Criminal, family law issues dominate first House of Delegates meeting

Issue November 2009 By Jennifer Rosinski

The Massachusetts Bar Association's House of Delegates tackled criminal and family law issues at its first meeting of the 2009-10 association year, which was led by President Valerie A. Yarashus on Sept. 17 at the Andover Country Club.
The MBA's governing body voted in favor of opposing both the state's plan to close the Bridgewater substance abuse center in November and portions of Gov. Deval Patrick's bill, An Act to Reduce Firearm Violence. HOD also shot down a proposal to submit an amicus brief in the case of Pierce v. Pierce, which is pending before the Supreme Judicial Court.

Criminal Justice Section Co-Chair  Gloria Y. Tan and former chair Lee J. Gartenberg presented the section's proposal to object in principle to sections of Patrick's bill that would establish a presumption that a defendant charged with possession of a firearm is dangerous for the purpose of setting bail. The Juvenile & Child Welfare Section voted to support the proposal prior to the HOD meeting.

"That flies in the face of our Constitution, both state and federal," Tan said of changes within the bill, which would shift the burden of proof to the defendant. "It's a violation of due process rights."

Peter T. Elikann, chair of the General Practice, Solo & Small Firm Section, said he represented a soldier who would have been affected by this change. The soldier, who had a registered gun in his car, was from another state and visiting friends in Massachusetts when he was charged with illegal possession of a firearm.

"I'm very concerned whenever there's a presumption of loss of liberty," Elikann said. "We shouldn't have all these 'one-size-fits-all' solutions … Let the judges do what we pay them to do."

Debate over Pierce v. Pierce amicus brief

A topic of heated debate was the Family Law Section's proposal to submit an amicus brief in the Pierce v. Pierce case (which the Supreme Judicial Court had taken under advisement as of press time).

Family Law Co-Chairs Veronica Fenton and Thomas Barbar presented the draft brief, which stated the MBA's support of adding the term "and duration" into state alimony laws as well as the MBA's endorsement of a joint MBA/Boston Bar Association report recommending that alimony terminate upon retirement. The American Academy of Matrimony Lawyers supported the draft brief.

"Alimony is the hardest issue facing family law practitioners today. I urge support of this motion," said MBA President-elect Denise Squillante, who sat on the task force that wrote the report.

Women's Bar Association Past President Kathy Jo Cook said the group filed a brief supporting the other side. "We strongly oppose filing a brief in this case," she said. "It unfairly shifts the burden from the individual who has the resources to the individual who does not have the resources."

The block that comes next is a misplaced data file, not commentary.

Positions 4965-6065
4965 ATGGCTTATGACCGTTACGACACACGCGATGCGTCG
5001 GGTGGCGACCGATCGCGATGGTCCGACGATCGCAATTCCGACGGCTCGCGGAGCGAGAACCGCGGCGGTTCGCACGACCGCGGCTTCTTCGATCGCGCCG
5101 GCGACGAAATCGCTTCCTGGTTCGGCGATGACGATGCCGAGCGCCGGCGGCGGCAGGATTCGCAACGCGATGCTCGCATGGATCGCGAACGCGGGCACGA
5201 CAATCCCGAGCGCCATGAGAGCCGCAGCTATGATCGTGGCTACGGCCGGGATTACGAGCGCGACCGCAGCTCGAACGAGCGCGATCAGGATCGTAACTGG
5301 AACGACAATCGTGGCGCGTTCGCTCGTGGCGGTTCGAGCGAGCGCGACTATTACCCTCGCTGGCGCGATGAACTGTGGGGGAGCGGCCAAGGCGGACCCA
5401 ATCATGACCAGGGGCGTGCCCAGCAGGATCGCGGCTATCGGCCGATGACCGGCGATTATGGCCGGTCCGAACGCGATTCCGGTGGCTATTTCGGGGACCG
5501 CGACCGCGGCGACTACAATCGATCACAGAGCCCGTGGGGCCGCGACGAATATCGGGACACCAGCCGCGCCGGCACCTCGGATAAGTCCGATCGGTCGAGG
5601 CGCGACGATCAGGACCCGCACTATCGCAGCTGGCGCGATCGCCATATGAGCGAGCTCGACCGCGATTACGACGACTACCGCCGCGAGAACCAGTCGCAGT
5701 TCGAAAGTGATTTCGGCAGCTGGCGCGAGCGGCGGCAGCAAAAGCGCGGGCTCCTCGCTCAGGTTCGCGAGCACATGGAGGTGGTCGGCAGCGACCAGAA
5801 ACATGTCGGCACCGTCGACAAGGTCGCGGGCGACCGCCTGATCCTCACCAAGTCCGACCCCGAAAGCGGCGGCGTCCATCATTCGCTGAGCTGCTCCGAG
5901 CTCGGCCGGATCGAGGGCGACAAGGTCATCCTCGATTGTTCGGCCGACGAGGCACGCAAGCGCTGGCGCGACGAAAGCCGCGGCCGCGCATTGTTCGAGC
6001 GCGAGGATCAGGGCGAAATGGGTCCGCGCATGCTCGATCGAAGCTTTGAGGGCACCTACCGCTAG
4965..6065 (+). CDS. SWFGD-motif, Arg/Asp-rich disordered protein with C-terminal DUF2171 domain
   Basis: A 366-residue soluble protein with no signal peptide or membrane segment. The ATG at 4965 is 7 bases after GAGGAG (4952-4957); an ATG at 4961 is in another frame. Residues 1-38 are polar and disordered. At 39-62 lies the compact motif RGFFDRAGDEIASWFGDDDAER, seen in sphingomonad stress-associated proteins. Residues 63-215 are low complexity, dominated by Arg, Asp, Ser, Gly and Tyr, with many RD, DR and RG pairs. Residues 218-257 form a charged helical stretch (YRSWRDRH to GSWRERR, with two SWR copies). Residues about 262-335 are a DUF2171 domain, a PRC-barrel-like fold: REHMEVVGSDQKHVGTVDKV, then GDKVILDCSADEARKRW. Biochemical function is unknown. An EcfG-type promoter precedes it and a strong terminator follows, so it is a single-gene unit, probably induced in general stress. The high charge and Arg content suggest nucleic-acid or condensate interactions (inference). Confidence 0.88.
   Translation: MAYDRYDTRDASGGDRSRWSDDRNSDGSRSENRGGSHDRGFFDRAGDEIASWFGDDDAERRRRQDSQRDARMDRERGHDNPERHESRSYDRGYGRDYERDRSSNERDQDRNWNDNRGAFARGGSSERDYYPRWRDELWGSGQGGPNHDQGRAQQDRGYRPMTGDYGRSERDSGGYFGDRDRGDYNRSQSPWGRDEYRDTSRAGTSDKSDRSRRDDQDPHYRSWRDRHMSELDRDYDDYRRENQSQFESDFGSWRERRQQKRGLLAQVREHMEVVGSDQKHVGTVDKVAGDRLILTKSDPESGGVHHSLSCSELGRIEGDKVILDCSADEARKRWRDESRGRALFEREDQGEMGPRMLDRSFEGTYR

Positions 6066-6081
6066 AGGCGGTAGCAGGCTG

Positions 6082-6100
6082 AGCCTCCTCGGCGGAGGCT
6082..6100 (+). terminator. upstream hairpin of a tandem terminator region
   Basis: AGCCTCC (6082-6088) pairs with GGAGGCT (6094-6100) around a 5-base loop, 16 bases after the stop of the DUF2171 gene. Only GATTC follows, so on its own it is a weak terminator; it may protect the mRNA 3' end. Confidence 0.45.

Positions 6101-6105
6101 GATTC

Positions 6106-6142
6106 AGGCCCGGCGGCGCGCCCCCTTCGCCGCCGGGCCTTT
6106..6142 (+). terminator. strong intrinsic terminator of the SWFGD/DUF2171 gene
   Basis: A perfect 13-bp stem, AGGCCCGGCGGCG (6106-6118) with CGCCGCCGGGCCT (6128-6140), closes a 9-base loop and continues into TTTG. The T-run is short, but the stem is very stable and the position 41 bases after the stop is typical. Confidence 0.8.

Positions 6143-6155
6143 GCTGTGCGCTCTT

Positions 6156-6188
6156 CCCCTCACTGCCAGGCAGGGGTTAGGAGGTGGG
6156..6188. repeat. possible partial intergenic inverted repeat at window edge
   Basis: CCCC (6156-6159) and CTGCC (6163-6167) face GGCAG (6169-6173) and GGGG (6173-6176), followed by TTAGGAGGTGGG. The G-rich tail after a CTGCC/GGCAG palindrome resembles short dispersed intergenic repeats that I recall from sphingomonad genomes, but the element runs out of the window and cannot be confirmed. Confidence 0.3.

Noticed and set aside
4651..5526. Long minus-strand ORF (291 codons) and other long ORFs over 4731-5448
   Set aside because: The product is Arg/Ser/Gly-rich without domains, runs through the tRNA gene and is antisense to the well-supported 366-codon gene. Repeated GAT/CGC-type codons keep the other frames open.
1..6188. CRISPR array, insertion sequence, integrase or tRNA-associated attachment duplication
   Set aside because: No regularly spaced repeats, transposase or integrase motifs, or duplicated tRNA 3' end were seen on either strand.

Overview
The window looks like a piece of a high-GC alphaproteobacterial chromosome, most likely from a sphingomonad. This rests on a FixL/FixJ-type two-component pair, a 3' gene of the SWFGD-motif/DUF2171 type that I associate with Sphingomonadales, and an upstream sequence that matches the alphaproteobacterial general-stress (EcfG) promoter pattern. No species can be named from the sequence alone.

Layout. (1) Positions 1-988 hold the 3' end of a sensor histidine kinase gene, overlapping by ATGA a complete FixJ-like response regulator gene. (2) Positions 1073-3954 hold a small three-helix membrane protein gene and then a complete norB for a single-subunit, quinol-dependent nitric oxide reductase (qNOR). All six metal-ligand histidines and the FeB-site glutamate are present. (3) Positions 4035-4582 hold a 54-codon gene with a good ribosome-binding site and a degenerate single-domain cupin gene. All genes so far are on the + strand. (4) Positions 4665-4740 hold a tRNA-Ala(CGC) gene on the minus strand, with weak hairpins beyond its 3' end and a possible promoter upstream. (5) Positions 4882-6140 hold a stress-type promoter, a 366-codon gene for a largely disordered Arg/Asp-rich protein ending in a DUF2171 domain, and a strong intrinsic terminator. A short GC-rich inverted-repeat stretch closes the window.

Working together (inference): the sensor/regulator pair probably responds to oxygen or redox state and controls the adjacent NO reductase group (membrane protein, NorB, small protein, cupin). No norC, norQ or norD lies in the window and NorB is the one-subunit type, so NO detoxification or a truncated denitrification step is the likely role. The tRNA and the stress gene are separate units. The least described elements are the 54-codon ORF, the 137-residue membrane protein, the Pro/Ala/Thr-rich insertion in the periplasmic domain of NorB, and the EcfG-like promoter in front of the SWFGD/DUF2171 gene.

Barbar said both parties in the Pierce case have equal resources, making this case different. The proposal to submit an amicus brief was turned down by a vote of 27 to 22.

New committees, mission statement

Yarashus gave an overview of the coming year, including a focus on internal improvements, as well as lobbying for changes in criminal sentencing and drug policy as well as halting further court budget cuts. "We have very significant work to do this year, and it will make a difference," she said. "Let's all do this together."
Among the changes are three new MBA committees to focus on: education, which is co-chaired by Marsha V. Kazarosian and Alan J. Klevan; technology, chaired by Peter McDermott; and membership, chaired by MBA Vice President Douglas K. Sheff.

MBA General Counsel and Acting Executive Director Martin W. Healy shared the association's plans for lobbying and outreach on behalf of the court system in light of the state's budget constraints. The MBA and courts planned to meet last month to begin those talks.

Sheff also presented two successful proposals: to adopt an expanded mission statement and require each HOD member to participate in one phone bank and one phone tree each year to help cultivate membership. The first phone bank was held Oct. 9.

The new mission statement reads:
The MBA serves the legal profession and the public by promoting the administration of justice, legal education, professional success, ethical responsibility, diversity and unity in the legal profession and respect for the law.

Finally, MBA Treasurer Robert L. Holloway Jr. invited all members to share with him ideas for improving the association and its revenue stream. He also discussed the MBA's improved investments, healthy membership renewals and an increase in new members. "We're right on target in terms of our dollars," he said.